- Dialysis patients with depression have a significantly higher risk for mortality and severe and fatal infections compared with patients without depression.
Why this matters
- The findings point to the need for including mental healthcare as part of the regular medical care of patients undergoing dialysis.
- The study evaluated 56,414 patients (age, ≥18 years) who initiated ≥90 days of chronic dialysis from the National Health Insurance Research Database of Taiwan during 2000-2007.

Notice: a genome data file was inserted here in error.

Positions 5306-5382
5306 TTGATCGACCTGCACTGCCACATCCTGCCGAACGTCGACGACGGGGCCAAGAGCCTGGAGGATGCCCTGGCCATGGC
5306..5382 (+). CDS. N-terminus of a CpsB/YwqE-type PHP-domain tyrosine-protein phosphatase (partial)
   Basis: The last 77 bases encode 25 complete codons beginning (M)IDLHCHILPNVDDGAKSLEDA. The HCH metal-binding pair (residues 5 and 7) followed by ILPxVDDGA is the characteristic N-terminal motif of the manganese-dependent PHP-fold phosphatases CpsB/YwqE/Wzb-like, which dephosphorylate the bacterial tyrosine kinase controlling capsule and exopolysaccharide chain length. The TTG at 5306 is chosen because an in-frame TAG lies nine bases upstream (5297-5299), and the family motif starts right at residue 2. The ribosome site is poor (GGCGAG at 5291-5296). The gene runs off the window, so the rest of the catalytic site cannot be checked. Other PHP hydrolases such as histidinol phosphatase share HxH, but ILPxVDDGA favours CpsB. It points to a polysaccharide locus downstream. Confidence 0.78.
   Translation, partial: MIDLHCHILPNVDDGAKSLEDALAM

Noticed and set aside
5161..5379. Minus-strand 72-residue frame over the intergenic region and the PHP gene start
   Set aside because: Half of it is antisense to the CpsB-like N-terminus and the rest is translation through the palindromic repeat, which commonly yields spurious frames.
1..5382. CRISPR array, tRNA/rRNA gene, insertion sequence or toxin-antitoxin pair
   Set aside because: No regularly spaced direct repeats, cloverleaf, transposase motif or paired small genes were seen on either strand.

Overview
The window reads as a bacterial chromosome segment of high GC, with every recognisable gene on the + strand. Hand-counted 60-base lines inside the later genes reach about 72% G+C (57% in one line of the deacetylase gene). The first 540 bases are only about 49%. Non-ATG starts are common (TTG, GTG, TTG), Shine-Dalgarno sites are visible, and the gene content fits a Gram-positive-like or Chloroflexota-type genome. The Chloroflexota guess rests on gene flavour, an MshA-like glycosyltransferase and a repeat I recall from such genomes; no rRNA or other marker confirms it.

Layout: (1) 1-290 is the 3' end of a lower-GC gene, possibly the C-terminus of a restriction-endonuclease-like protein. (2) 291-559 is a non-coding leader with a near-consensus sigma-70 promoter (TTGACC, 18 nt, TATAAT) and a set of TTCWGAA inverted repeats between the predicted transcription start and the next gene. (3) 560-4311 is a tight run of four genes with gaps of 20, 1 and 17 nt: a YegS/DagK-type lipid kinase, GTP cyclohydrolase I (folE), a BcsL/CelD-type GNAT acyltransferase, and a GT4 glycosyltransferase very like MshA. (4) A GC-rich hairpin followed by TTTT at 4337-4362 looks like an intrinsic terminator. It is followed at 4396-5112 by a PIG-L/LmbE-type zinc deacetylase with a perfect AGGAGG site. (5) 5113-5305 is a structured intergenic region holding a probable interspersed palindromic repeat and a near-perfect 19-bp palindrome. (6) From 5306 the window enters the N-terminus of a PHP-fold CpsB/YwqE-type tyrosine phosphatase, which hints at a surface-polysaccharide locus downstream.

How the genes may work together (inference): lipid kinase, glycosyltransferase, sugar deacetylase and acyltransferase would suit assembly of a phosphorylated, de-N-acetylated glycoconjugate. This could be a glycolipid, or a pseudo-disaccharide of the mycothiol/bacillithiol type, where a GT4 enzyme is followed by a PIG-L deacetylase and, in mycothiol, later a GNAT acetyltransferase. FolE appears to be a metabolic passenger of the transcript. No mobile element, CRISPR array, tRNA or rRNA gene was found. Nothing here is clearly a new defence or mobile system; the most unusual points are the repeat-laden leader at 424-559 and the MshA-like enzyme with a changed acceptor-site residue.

- Outcomes: all-cause mortality, major adverse cardiovascular events (MACE), and severe infections.
- Funding: Kaohsiung Medical University Hospital.
- Mean follow-up time was 3.2 years.
- Patients with depression had a significantly higher risk for mortality vs those without (45.29% vs 39.52%; aHR, 1.24; P<.001>
- Patients with depression showed significant association with (all P<.001 style="list-style-type:circle;">
- severe infections (aHR, 1.14),
- fatal infections (aHR, 1.22),
- sepsis (aHR, 1.19),
- septic shock (aHR, 1.36), and
- pneumonia (aHR, 1.19).
- Observational design.
Coauthored with Antara Ghosh, PhD